Hyperbaric oxygen therapy (HBOT) is an efficient therapeutic option to improve progress of lots of diseases especially hypoxia-related injuries, and has been clinically established as a wide-used therapy for patients with carbon monoxide poisoning, decompression sickness, arterial gas embolism, problematic wound, and so on. In the liver, most studies positively evaluated HBOT as a potential therapeutic option for liver transplantation, acute liver injury, nonalcoholic steatohepatitis, fibrosis and cancer, especially for hepatic artery thrombosis. This might mainly attribute to the anti-oxidation and anti-inflammation of HBOT. However, some controversies are existed, possibly due to hyperbaric oxygen toxicity. This review summarizes the current understandings of the role of HBOT in liver diseases and hepatic regeneration. Future understanding of HBOT in clinical trials and its in-depth mechanisms may contribute to the development of this novel adjuvant strategy for clinical therapy of liver diseases.
Most studies positively evaluated HBOT as a potential adjunct for LT, acute liver injury, NASH, fibrosis and cancer, especially for HAT (Fig. (Fig.1).1). This might mainly attribute to the anti-oxidation and anti-inflammation of HBOT, and HO-1 seems to be closely involved in HBOT-mediated protection. Furthermore, it would have better results for patients to apply HBOT as early as possible in most situations. However, the hyperbaric oxygen toxicity cannot be ignored. The strategy of HBOT should be prudently drawn up to assure safety and effectivity, and sometimes the nutritional antioxidant supplementation could be combined with HBOT to avoid oxygen toxicity. Even though HBOT could only treat HAT clinically at present, we believe that it would be the most promising adjuvant therapy for other liver diseases after in-depth studies.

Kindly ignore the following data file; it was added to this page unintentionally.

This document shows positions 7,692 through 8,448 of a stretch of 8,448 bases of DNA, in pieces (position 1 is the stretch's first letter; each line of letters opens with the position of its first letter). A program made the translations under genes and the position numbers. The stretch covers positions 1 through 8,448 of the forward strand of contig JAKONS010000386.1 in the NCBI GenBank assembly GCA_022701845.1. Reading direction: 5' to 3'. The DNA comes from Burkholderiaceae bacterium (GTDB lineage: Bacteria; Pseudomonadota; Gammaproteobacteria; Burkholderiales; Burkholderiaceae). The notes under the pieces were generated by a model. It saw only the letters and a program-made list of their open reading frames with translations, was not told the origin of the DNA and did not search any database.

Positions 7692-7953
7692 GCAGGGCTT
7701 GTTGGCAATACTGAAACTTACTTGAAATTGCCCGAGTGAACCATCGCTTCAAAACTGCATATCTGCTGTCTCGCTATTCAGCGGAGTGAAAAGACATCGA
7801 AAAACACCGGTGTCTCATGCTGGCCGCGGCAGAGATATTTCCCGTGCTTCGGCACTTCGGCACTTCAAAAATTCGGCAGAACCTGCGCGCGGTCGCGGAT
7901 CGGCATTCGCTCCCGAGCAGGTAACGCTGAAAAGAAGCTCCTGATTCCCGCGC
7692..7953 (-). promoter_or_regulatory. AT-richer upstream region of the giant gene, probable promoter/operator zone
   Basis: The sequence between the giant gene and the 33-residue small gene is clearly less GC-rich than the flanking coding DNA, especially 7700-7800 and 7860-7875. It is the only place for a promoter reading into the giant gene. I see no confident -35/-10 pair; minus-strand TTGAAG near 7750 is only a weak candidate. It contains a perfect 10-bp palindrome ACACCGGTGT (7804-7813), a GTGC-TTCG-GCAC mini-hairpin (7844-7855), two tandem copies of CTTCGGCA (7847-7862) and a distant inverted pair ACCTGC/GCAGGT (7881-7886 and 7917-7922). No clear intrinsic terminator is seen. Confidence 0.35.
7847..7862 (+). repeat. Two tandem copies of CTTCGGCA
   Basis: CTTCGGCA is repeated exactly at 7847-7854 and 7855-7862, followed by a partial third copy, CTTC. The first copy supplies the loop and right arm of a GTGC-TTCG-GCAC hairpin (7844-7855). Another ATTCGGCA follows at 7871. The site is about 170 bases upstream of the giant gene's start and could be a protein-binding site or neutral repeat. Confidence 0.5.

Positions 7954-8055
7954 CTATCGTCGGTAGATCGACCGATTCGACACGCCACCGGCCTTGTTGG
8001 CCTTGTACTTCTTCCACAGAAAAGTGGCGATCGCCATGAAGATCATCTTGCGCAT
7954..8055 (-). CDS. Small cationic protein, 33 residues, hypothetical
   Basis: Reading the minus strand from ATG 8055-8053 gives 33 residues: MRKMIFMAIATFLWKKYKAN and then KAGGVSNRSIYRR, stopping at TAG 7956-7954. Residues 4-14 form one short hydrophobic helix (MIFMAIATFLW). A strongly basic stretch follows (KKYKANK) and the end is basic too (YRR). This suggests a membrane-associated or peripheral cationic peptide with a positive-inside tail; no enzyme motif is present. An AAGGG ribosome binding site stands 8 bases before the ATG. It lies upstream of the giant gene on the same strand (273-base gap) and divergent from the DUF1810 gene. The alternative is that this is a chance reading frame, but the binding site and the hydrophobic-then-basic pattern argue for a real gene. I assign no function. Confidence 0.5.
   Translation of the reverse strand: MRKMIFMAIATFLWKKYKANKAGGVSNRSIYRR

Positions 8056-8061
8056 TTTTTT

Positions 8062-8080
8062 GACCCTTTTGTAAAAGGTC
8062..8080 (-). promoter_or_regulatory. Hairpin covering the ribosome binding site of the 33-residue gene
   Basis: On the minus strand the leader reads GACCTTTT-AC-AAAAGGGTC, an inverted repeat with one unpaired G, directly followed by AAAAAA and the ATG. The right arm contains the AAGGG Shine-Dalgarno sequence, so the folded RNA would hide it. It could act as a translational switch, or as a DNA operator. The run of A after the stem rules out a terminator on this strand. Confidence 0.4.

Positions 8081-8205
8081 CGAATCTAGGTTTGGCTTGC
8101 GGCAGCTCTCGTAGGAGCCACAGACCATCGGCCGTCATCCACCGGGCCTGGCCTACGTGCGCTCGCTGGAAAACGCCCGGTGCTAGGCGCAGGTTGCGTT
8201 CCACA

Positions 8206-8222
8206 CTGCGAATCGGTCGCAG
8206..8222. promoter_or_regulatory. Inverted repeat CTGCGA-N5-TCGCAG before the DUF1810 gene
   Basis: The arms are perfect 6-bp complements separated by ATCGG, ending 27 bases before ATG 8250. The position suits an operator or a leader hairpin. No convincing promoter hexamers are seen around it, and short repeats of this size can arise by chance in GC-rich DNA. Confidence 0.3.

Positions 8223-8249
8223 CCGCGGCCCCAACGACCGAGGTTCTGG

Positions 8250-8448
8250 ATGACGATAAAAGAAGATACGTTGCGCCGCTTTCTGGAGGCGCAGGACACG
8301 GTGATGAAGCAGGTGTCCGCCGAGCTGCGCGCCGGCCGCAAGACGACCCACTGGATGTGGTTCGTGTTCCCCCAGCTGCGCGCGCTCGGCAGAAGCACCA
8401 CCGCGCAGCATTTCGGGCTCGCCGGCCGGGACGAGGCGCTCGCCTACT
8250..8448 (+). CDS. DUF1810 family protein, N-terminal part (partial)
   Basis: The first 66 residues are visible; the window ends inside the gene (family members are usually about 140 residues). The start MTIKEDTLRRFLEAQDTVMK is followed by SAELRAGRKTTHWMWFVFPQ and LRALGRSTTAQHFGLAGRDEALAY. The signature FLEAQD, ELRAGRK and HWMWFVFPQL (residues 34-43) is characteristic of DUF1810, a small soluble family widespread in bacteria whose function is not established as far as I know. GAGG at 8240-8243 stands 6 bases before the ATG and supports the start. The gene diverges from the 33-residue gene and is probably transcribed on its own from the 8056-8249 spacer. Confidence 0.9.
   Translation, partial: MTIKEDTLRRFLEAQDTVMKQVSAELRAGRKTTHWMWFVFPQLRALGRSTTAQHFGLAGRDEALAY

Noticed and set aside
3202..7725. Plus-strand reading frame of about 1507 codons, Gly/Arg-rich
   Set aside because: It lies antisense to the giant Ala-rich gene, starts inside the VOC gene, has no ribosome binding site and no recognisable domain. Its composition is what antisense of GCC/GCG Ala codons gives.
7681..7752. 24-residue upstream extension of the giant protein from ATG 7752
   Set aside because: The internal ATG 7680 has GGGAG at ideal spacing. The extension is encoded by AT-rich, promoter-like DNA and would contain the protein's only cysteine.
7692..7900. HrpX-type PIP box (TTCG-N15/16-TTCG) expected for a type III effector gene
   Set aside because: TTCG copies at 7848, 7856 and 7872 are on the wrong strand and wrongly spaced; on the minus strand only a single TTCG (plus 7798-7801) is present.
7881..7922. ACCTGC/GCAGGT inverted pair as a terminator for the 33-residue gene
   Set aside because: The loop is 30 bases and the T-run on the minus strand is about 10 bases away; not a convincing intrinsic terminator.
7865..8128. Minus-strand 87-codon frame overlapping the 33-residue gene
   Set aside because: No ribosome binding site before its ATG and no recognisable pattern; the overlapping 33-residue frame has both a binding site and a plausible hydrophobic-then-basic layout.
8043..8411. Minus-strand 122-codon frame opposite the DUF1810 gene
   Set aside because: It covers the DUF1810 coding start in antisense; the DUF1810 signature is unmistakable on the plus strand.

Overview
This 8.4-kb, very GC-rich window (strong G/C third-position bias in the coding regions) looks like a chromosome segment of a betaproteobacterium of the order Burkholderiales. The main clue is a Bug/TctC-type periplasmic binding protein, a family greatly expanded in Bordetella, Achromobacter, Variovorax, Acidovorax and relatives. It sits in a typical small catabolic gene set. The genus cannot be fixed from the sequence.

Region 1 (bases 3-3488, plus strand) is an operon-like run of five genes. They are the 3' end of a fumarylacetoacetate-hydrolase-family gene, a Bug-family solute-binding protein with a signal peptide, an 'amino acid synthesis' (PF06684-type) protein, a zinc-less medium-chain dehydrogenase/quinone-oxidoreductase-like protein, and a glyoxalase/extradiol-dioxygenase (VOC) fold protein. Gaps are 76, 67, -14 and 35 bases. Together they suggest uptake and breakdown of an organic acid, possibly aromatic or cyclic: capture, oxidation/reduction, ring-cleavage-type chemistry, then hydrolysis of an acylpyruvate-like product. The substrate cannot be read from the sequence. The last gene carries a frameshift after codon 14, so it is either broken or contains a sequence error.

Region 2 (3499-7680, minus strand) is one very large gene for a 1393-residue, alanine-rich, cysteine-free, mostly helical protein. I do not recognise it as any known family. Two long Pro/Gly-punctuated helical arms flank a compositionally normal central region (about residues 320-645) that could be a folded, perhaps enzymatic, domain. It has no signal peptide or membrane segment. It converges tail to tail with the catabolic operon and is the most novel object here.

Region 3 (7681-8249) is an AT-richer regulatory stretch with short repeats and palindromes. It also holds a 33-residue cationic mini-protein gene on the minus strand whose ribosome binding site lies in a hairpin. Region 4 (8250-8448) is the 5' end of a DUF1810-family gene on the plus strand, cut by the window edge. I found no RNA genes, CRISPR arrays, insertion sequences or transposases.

Sun Y, Wen Y, Shen C, Zhu Y, You W, Meng Y, Chen L, Feng Y, Yang X, Chen ZB. Hyperbaric Oxygen Therapy in Liver Diseases. Int J Med Sci. 2018 May 22;15(8):782-787. doi: 10.7150/ijms.24755. PMID: 30008587; PMCID: PMC6036079.